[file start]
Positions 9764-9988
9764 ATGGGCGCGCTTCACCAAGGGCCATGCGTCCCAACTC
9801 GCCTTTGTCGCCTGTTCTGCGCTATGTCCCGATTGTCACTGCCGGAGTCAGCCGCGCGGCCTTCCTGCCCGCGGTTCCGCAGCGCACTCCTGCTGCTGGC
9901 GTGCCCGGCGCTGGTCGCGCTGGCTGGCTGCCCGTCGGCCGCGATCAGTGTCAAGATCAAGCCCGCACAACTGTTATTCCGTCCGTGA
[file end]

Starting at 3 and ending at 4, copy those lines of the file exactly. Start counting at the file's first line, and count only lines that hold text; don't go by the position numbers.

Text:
9801 GCCTTTGTCGCCTGTTCTGCGCTATGTCCCGATTGTCACTGCCGGAGTCAGCCGCGCGGCCTTCCTGCCCGCGGTTCCGCAGCGCACTCCTGCTGCTGGC
9901 GTGCCCGGCGCTGGTCGCGCTGGCTGGCTGCCCGTCGGCCGCGATCAGTGTCAAGATCAAGCCCGCACAACTGTTATTCCGTCCGTGA